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When throttling and debouncing meet asynchronous, what kind of sparks will they create?

Published at  at 06:14 PM

All the codes have been included in the async-utilities repository, and has been published to npm


In the HTML form, there is a scenario like this:

<form id="form">
  <!-- <label for="name">Name:</label>
  <input type="text" name="name" id="name"> -->
  <button type="submit">submit</button>

Clicking “Submit” will send a request to the server:

// make a network request
function api(data) {
  console.log("submiting", data);
  return fetch("", {
    body: JSON.stringify(data),
    method: "POST",
    mode: "cors",

const form = document.getElementById("form");
const handler = async function (e) {
  const rez = await someApi({
    msg: "some data to be sent",

form.addEventListener("submit", handler);

To prevent users from submitting repeatedly, we usually maintain a loading state… but after writing it many times, there is inevitably a feeling of mechanical labor. Moreover, when a form has many buttons, wouldn’t I have to maintain many loading variables?

Looking at this makes my eyes tired and the interface response is very fast; sneaking in one less loading probably won’t be noticed right🌚, but what if the server goes down… never mind, no time to think about that now.

Have you ever experienced the scenario above? In fact, most products’ buttons do not have a loading effect because the whole world is just a big slapdash operation😂. However, as a qualified front-end developer, everyone needs to be responsible for user experience!

Can we just make money standing tall?

Let’s sort it out first:

  1. Within a short period of time, each event will generate a promise, and the core requirement is to reduce frequency. That is, “for three thousand promises, I only take one result.”

  2. The response time of a promise is uncertain.

Frequency reduction

Recall the event frequency reduction in synchronous code: throttle and debounce. Regarding these two, I believe you are already very familiar with them; let’s summarize in one sentence:

Both are taking one call from multiple same events within a unit of time (also can be said as: for three thousand events, I only execute once); the difference is that the former takes the first occurrence while the latter takes the last.

Let’s rephrase our requirement in this style: taking one call from multiple same events within a short period of time. So, this “short period of time” is key!

Interval redefinition

We hope that before the previous promise ends, all subsequent operations to create new promises are discarded. Therefore, “within a short period of time” equals “during the pending period of the previous promise”, and discarding all subsequent promise creation operations means “taking the first occurrence”. The discarding of promise can be achieved by creating a promise that is “forever pending”; thus our requirement becomes:

During the pending period of the previous promise, take only the first operation out of multiple attempts to create new promises (which would be this currently pending promise) for execution.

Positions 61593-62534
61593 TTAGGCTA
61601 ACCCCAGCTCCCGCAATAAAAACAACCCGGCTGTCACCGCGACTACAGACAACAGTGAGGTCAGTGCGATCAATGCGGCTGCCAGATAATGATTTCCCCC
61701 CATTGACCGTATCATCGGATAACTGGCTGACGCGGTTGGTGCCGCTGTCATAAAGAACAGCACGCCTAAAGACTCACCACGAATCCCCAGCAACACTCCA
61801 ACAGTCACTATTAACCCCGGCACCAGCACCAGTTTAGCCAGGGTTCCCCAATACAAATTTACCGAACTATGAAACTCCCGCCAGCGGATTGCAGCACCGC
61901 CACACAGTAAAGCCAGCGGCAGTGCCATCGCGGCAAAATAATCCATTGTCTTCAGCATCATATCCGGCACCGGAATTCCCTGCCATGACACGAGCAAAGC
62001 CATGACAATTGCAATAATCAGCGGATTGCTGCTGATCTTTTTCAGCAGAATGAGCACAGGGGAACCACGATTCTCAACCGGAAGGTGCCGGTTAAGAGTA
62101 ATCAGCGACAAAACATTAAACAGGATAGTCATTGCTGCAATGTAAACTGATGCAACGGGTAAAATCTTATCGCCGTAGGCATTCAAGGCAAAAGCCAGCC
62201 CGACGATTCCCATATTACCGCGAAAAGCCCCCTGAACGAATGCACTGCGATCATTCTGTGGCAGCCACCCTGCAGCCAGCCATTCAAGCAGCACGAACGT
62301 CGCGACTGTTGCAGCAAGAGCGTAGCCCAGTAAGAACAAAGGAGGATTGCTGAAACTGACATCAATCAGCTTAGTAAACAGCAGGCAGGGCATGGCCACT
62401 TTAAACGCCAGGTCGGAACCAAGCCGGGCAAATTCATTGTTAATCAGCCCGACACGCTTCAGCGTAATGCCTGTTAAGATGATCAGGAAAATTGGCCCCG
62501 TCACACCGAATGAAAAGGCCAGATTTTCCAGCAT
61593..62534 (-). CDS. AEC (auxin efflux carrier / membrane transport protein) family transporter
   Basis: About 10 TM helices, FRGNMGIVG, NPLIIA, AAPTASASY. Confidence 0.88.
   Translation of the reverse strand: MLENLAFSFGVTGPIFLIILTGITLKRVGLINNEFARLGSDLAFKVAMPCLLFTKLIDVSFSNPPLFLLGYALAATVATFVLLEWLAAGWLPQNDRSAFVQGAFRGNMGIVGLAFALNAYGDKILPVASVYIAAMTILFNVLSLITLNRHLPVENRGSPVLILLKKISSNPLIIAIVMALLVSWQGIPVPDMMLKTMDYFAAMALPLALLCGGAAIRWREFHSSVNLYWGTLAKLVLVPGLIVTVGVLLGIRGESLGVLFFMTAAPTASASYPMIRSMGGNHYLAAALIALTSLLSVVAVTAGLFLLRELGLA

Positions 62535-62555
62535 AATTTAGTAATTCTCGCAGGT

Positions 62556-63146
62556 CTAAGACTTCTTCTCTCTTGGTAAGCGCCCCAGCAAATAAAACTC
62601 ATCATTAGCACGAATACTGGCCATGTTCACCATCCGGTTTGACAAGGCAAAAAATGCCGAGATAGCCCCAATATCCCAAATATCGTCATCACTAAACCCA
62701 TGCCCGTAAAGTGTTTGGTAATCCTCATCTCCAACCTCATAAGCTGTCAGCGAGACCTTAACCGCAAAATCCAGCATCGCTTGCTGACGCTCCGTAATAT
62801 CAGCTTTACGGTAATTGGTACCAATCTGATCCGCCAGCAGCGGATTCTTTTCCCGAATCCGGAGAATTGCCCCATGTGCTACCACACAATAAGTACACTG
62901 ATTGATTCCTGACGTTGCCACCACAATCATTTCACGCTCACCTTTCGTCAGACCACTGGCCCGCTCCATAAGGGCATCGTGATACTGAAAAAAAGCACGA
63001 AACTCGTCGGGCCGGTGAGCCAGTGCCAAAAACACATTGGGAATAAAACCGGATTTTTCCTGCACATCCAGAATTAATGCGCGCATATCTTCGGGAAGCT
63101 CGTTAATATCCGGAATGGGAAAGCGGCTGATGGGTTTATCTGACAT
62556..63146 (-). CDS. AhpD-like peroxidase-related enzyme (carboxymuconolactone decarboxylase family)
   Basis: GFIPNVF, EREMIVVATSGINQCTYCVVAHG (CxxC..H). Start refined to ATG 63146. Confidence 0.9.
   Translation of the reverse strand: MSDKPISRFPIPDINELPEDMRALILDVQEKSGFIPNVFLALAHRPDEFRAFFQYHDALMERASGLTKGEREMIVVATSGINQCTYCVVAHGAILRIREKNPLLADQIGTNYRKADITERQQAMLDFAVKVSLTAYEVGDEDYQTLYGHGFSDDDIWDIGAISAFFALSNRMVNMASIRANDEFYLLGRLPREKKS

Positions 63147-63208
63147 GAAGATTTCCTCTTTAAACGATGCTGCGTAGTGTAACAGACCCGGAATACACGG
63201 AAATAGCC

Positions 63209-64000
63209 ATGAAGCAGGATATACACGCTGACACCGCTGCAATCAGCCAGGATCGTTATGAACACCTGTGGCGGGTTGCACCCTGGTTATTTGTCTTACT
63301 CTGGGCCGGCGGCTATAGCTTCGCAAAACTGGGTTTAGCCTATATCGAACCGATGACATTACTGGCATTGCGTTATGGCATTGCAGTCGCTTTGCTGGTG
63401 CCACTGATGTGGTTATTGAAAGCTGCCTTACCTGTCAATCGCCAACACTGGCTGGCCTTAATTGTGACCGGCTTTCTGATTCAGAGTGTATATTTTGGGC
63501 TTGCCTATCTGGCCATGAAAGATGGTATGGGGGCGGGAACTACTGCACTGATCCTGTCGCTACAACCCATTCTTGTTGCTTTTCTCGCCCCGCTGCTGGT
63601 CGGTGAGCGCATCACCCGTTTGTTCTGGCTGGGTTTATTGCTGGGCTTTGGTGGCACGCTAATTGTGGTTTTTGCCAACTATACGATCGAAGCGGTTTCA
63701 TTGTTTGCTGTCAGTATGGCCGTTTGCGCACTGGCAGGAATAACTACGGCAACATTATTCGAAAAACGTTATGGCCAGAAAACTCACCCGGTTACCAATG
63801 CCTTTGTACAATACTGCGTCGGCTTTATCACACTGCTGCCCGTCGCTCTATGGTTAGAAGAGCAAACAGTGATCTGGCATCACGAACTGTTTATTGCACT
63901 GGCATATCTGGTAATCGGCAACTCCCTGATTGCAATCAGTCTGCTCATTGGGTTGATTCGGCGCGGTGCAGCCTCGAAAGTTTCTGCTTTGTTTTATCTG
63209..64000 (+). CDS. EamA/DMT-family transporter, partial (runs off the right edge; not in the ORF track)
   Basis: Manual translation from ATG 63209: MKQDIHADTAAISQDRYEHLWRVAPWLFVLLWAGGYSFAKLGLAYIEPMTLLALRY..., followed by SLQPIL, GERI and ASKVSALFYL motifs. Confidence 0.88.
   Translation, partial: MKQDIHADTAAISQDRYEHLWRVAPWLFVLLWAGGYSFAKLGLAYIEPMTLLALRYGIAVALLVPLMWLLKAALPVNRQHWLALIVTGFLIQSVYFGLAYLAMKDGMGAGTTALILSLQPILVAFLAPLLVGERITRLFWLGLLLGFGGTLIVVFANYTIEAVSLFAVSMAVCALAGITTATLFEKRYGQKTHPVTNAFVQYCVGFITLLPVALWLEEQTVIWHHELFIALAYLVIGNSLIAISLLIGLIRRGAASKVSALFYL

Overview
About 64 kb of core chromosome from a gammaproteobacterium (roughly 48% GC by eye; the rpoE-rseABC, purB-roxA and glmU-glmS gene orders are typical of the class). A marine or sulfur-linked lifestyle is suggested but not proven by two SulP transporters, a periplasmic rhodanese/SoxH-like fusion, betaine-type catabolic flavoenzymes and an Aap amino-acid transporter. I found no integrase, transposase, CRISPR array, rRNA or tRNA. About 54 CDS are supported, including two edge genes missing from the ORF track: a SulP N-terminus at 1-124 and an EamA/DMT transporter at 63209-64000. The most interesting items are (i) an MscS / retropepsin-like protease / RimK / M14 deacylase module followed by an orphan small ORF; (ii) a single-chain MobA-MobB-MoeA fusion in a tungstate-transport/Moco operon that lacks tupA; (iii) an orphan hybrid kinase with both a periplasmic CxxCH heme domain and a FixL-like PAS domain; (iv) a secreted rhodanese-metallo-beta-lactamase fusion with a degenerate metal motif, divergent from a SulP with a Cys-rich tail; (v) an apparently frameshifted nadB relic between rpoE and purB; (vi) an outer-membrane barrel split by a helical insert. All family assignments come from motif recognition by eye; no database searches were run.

Now that we’ve discussed ideas let’s also refer to some code, here’s a simple version implementation code for throttling:

 * @description throttling
 * @param {function} fn
 * @param {number} ms milliseconds
 * @returns {function} Throttled Function
function throttle(fn, ms = 300) {
  let lastInvoke = 0;
  return function throttled(...args) {
    const now =;
    if (now - lastInvoke < ms) return;
    lastInvoke = now;, ...args);

Imitate the gourd to draw a ladle, simply modify it a bit:

 * @description Asynchronous throttling: During the last promise pending period, it will not be triggered again
 * @param {() => Promise<any>} fn
 * @returns {() => Promise<any>} Throttled Function
function throttleAsyncResult(fn) {
  let isPending = false;
  return function (...args) {
    if (isPending) return new Promise(() => {});
    isPending = true;
    return fn
      .call(this, ...args)
      .then((...args1) => {
        isPending = false;
        return Promise.resolve(...args1);
      .catch((...args2) => {
        isPending = false;
        return Promise.reject(...args2);


The following demo takes a network request as an example and opens Devtool to see the effect.

View Source Code
import { throttleAsyncResult } from "@bowencool/async-utilities";
/* make a network request */
function api(data: { msg: string }) {
  console.log("submiting", data);
  return fetch("", {
    body: JSON.stringify(data),
    method: "POST",
    mode: "cors",

const throttledApi = throttleAsyncResult(api);

export default function ThrottleAsyncResultDemo() {
  return (
      onClick={async function () {
        const rez = await throttledApi({
          msg: "some data to be sent",
      submit(click me quickly)

When you open the developer tools, you can see that no matter how fast you click, there will never be a situation where requests are made in parallel:


Mission accomplished!

A twin brother


The throttleAsyncResult just now is about controlling how to create a promise. So, if we have already created many promises, how can we get the latest result? After all, nobody knows which promise will run faster.

Therefore, there is debounceAsyncResult (Demo): Among the many created promises, take the result of the last created promise.

”Being lazy” is the primary productive force for programmers, have you learned it🤔?

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